Kōrero: Telecommunications

Whārangi 4. Post and Telegraph, 1914–1945

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Telecommunications in the First World War

The outbreak of the First World War meant that for the first time military priorities, like the censorship of telegrams and cables, had to overrule civilian ones for the government.

Military personnel could send and receive telegrams at cheaper rates, and the telegraph service was used to spread war news more quickly. Summaries were posted in outlying Post and Telegraph (P & T) offices. Some rural postmasters used the telephone for this purpose, for subscribers easily contactable via party lines, as at Kāwhia from September 1914.

P & T abroad and in New Zealand

Some 62 wireless telegraphists served in Mesopotamia (Iraq) during the war. By 1918, 850 female ‘temporaries’ were employed, many as telegraphists, to replace men on war service. The war also delayed the installation of rotary automatic telephony equipment until 1919, when the Masterton exchange trialled it. Ten years later main centres had all gone automatic.

Growing phone use

Between 1910 and 1950 the number of telephones grew more than tenfold – from around 33,000 to more than 350,000. Much of the growth took place in the interwar years.

Increasing suburbanisation was met and fostered by the spread of exchanges into suburbs. Enhanced carrier technology allowed more calls to be carried on each line by the use of wireless frequency modulation techniques. Private (from 1925) and rural (1929) automatic exchanges – PABXs and RAXs – increased government, commercial and rural use of phones.

In 1922/23, telecommunications revenues outstripped postal revenue for the first time.

The Murray multiplex

By 1925 telegrams sent between main centres were using the ‘Murray multiplex’, a higher-capacity, machine-printing system. It was invented by an expatriate New Zealander, Donald Murray, who had installed a prototype between London and Edinburgh some 20 years earlier.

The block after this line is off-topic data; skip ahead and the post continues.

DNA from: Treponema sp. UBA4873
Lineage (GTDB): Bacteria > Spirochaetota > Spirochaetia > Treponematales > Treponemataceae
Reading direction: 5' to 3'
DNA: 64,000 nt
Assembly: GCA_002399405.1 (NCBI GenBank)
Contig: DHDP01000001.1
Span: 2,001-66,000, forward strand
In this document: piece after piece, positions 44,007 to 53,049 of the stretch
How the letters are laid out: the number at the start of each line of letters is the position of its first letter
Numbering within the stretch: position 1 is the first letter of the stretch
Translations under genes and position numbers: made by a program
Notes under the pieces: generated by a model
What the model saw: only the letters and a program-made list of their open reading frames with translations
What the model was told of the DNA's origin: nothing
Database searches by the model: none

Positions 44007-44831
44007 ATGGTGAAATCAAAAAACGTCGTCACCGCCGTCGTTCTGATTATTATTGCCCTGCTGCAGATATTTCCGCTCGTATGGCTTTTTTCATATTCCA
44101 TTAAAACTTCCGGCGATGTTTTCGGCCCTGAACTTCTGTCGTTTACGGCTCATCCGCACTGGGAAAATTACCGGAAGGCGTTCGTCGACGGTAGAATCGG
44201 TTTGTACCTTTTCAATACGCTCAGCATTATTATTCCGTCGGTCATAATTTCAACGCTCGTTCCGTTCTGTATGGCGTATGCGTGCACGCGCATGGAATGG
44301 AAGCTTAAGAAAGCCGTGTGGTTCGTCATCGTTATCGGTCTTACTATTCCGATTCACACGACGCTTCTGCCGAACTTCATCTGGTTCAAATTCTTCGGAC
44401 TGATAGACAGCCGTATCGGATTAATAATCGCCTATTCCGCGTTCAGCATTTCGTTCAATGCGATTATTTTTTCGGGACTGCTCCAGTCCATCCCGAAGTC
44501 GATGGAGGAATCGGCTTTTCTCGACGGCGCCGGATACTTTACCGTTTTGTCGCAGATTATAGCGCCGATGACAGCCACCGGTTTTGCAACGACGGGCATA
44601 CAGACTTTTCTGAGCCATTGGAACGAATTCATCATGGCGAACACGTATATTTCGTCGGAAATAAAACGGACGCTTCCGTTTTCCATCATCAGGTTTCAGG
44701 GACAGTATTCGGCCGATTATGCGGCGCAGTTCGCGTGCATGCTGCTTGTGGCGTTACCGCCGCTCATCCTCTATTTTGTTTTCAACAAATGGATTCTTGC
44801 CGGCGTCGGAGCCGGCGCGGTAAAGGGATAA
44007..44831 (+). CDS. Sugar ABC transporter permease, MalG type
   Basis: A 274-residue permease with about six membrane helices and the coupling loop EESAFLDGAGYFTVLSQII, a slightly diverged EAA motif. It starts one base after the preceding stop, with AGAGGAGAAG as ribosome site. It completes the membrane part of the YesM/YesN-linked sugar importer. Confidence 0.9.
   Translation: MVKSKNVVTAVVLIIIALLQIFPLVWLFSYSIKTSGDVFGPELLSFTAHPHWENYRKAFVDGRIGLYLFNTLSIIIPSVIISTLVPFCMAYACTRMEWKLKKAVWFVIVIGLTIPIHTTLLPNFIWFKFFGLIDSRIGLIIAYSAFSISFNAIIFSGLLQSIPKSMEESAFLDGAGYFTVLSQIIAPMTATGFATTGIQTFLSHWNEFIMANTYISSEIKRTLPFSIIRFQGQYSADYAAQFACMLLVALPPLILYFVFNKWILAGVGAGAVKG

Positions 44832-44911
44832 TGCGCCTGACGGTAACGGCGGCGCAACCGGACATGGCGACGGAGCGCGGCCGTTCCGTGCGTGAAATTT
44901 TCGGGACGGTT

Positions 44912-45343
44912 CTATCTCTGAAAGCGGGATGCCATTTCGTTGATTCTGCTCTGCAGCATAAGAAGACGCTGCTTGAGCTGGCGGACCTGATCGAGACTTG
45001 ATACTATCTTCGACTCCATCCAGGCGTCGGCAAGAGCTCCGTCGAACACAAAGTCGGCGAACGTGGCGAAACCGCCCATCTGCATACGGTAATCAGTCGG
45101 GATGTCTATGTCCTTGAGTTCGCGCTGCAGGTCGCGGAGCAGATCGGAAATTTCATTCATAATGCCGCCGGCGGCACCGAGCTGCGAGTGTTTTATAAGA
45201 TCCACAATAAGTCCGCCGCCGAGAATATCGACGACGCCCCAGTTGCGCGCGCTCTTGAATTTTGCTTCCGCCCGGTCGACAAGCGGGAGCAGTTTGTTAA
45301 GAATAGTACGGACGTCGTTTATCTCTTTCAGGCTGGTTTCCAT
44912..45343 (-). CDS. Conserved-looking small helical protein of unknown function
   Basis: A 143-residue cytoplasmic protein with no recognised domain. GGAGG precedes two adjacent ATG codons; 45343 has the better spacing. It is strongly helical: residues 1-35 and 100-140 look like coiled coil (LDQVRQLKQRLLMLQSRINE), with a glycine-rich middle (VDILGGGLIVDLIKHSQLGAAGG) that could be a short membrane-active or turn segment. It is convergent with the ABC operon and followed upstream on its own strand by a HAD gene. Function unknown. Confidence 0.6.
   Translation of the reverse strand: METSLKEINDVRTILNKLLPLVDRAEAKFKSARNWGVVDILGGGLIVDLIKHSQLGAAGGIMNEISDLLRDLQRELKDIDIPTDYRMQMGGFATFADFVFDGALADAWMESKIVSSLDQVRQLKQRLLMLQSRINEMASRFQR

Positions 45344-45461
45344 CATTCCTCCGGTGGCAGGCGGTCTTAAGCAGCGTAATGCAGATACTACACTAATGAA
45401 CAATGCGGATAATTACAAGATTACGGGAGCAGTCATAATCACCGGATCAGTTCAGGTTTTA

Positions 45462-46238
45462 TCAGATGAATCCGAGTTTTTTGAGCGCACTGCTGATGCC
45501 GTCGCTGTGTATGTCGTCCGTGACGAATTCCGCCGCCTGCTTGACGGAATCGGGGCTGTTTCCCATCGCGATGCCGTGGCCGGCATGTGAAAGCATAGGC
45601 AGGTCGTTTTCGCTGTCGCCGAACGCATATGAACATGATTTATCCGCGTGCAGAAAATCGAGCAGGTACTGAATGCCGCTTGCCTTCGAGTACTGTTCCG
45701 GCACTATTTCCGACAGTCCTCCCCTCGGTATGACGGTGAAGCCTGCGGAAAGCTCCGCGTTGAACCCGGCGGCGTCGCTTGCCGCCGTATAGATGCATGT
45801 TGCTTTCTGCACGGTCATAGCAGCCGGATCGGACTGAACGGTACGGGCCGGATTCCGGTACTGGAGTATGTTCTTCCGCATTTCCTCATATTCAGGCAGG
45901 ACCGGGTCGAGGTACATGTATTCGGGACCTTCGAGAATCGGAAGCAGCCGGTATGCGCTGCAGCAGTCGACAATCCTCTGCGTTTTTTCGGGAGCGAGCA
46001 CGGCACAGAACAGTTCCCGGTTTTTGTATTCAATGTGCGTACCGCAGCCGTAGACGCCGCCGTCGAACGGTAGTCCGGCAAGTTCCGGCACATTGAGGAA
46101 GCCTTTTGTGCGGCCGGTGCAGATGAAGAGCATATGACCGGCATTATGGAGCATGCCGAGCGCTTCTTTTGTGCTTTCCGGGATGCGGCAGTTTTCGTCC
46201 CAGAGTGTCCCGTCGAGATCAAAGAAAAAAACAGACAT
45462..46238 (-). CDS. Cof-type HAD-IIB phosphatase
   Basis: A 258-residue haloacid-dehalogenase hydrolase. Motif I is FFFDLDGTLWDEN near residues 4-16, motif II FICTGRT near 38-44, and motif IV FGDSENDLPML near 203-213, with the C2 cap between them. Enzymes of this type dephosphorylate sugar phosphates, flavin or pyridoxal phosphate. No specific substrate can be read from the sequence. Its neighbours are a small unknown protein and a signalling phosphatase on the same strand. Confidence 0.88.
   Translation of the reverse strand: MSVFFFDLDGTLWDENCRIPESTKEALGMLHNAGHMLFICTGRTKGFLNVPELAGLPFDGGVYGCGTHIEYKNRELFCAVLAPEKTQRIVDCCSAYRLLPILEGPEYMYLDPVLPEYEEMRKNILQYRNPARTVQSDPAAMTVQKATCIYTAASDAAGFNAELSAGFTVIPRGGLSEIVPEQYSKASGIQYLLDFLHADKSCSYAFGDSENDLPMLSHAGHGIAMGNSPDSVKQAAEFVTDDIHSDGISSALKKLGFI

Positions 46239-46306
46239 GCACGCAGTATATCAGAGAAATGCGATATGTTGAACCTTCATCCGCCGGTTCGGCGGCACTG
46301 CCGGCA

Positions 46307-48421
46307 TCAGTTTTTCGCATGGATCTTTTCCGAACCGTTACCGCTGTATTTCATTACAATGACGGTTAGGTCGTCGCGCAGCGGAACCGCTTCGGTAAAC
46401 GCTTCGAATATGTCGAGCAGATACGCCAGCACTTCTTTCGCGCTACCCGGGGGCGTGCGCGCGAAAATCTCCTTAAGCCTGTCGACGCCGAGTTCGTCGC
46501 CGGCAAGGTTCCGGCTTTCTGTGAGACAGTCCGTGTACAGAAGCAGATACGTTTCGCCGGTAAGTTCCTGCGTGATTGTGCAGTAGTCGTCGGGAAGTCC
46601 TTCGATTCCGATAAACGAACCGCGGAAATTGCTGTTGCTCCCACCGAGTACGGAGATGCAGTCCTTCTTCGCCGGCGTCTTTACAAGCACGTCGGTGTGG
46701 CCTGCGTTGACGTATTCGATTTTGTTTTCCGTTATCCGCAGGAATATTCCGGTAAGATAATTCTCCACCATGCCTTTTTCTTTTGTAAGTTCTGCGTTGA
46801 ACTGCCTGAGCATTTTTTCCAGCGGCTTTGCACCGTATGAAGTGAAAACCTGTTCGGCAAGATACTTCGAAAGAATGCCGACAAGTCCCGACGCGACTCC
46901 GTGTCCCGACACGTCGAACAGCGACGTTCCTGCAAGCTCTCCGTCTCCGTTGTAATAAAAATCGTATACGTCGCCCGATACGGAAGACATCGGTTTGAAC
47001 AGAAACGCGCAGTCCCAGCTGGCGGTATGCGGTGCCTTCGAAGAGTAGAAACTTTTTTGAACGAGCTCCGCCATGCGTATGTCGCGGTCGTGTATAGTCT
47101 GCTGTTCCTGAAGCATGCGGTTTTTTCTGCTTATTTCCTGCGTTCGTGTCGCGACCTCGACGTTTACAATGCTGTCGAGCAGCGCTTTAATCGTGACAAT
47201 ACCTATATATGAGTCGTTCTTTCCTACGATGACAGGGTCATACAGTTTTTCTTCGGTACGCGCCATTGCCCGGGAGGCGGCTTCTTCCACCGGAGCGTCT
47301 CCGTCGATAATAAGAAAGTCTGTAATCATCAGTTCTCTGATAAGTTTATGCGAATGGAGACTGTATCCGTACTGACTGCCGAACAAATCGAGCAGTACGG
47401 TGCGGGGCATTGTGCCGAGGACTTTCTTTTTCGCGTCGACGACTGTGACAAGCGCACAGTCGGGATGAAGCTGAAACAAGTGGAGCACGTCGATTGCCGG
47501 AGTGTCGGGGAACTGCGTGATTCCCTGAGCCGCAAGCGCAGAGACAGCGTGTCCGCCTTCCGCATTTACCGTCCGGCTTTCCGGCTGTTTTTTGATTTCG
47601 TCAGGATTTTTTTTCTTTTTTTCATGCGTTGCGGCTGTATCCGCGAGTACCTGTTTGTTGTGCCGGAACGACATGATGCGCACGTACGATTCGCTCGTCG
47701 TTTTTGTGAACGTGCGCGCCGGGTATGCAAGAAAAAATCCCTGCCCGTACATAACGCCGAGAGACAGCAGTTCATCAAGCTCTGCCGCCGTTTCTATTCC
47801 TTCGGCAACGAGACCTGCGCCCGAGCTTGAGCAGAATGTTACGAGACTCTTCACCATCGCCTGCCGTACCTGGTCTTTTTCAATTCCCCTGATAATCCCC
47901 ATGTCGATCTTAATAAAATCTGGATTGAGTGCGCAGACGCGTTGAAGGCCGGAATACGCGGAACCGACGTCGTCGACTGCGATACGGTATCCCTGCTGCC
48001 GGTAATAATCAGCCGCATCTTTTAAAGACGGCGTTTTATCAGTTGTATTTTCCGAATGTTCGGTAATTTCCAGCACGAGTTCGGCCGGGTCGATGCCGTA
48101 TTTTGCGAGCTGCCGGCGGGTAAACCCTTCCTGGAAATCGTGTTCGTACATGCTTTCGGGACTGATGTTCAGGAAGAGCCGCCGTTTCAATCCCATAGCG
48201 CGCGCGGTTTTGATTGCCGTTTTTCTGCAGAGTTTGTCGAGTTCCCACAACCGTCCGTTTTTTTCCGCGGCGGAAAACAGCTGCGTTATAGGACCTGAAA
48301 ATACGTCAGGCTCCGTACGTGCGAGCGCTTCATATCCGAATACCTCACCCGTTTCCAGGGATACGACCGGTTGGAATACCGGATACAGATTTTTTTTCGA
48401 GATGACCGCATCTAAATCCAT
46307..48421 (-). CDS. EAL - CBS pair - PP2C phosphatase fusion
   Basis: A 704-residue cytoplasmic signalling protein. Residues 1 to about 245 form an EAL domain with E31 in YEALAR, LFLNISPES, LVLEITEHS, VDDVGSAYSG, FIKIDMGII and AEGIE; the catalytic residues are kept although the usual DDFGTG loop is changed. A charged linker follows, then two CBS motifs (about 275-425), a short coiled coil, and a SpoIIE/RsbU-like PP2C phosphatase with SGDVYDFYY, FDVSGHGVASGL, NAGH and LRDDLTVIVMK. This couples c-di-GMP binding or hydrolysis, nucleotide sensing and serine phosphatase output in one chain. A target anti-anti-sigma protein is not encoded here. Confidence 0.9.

Radio telecommunications from the 1920s

The 1920s also saw the tremendous expansion of radio for telegraphy, made possible by advances in short-wave radio. From 1921 to 1986 the P & T (renamed the New Zealand Post Office in 1959) was the licensing authority for the use of radio frequencies for any purpose. From 1924 to 1930 it substantially upgraded its own maritime and general communications radio stations.

From 1936 ‘aeradio’ helped the navigation of fledgling passenger air services, and in 1937 the army even used radio-telephones to coordinate a mock battle. New Zealand subscribers could call the UK from 1931, but a three-minute call set them back nearly seven pounds – at least double the weekly wage for most.

Second World War

The advent of another world war saw strict censorship and, later, even greater employment of women in communications. There was a huge influx of women under the 1942 industrial conscription, or manpower regulations, with some 4000 employed by the Post and Telegraph Department by 1943. Abroad, 2nd Division signallers supported New Zealand forces in Crete, the Middle East and Italy. In the Gilbert Islands, eight of the Signal Corps radio operators, deployed as coast-watchers in July 1941, were among 22 New Zealand and British servicemen killed by the Japanese in October 1942.

Me pēnei te tohu i te whārangi:

A. C. Wilson, 'Telecommunications - Post and Telegraph, 1914–1945', Te Ara - the Encyclopedia of New Zealand, http://www.TeAra.govt.nz/mi/telecommunications/page-4 (accessed 16 July 2024)

He kōrero nā A. C. Wilson, i tāngia i te 11 Mar 2010, updated 1 Apr 2022